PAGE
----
“They push up into northern NSW and into Queensland, so it was a very good strategic fit for us.”

Mr Dyson said Queensland Cotton was no longer selling wool in Sydney, only in Melbourne, while Quality Wool sells in Melbourne every week.

“There are lots of economies of scale for us.”

Acquisition follows Olam’s wool trading exit

In August last year Olam Australia announced it would exit wool trading and exporting, citing ongoing poor demand for greasy wool and diminished margins in an over-competitive environment.

QC’s general manager of wool Michael Avery then said Olam International would maintain and strengthen its commitment to the Australian wool industry through continued support for its broking network, Western Wool Marketing.

Last year Queensland Cotton said it had 40 export business and broking staff in its three Western Wool Marketing stores in New South Wales – at Parkes, Orange and Wagga — and at six depot offices in Victoria – at Melbourne, Ararat, Edenhope, Derrimut, Horsham and Mortlake. It supported growers as far north as Longreach in Queensland, down to the Central West and Riverina in NSW, and as far south as Gippsland in Victoria.

Mr Avery said the business moved about 65,000 bales through the depots, including handling for Michells in New South Wales and Victoria. He said Olam International saw wool broking as a low-capital usage, high overhead business offering steady repeatable incomes that are volume-driven with good service.

Sale in line with Olam global strategy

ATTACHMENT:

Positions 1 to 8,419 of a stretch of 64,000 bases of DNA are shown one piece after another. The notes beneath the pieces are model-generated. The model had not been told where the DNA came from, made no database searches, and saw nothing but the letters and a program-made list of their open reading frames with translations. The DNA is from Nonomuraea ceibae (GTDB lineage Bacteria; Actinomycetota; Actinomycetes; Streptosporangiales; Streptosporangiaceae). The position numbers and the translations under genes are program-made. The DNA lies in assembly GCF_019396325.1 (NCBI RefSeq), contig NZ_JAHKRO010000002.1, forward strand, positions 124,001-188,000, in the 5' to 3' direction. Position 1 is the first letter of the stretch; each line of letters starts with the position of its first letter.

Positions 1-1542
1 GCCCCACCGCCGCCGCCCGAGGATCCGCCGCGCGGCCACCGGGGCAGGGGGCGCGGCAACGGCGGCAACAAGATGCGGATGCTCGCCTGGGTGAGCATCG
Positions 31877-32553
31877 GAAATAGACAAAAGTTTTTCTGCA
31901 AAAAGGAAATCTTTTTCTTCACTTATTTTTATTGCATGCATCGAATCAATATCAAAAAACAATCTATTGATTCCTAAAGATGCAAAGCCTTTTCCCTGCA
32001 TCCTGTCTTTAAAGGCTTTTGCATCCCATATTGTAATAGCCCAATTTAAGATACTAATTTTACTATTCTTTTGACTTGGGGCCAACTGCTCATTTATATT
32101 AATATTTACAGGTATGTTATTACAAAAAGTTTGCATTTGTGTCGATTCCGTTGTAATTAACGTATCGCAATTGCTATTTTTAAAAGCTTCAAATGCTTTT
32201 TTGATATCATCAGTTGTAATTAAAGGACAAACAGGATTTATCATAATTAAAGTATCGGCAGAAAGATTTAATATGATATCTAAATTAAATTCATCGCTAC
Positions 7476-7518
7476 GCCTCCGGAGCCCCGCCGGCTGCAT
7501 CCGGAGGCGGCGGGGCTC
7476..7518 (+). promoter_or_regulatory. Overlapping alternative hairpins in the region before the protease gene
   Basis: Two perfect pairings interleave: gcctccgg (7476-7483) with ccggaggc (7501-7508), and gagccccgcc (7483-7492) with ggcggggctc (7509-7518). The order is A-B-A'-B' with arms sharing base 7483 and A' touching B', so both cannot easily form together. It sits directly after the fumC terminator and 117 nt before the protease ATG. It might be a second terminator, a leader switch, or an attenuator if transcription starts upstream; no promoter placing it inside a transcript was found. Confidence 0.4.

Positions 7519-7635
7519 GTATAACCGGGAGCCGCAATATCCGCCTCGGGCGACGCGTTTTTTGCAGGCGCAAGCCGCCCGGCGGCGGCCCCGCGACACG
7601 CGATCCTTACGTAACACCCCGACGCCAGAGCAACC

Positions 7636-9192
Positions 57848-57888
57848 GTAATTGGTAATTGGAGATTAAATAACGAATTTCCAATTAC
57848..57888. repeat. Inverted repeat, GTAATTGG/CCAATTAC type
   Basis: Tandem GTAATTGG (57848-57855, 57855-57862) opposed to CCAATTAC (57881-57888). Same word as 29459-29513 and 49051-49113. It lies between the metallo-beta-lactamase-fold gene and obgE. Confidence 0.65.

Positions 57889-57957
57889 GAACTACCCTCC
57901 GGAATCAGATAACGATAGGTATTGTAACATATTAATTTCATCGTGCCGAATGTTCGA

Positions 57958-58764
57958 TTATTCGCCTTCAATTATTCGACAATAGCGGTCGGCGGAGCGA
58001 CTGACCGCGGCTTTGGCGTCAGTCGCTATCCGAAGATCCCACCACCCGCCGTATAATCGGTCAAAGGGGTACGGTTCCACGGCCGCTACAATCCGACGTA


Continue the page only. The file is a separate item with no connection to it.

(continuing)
In a statement today, Olam Australia executive director and country head, Bob Dall’Alba, said the sale of Western Wool Marketing to Quality Wool was in line with Olam’s global strategy of unlocking intrinsic value and pursuing growth opportunities selectively, while exiting non-core operations.

“Olam has been a keen participant within the Australian wool industry.

“However, given Olam’s strategy to optimise our Natural Fibres business, and the fact that Olam’s wool business has been a niche operation restricted to Australia, we decided to exit the business with the sale of Western Wool Marketing to achieve the best strategic and economic outcome for our company.”

Olam International Limited is a leading agri-business operating across the value chain in 65 countries. It commenced operations in Australia following its takeover of Queensland Cotton in 2007. Since this time, Olam Australia has grown and diversified and now operates an integrated supply chain for five key products – cotton, almonds, pulses, grains and dairy – delivering these to more than 500 customers worldwide.

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Comments

  1. Richard Symone, April 11, 2015

    Good old Bob Dall’alba, another failed attempt in business !
    I blame the stupidity of us growers for the success of him and alike.
    We don’t question these people’s failures, they are on big pay packets and
    costing the shareholders millions of dollars every year ! I lost lots of money with my shares in Queensland Cotton and now Olam because of him. Obviously these people are not good as business men, how come they are still here on big pay packets ! Maybe it is because they are good at internal politics !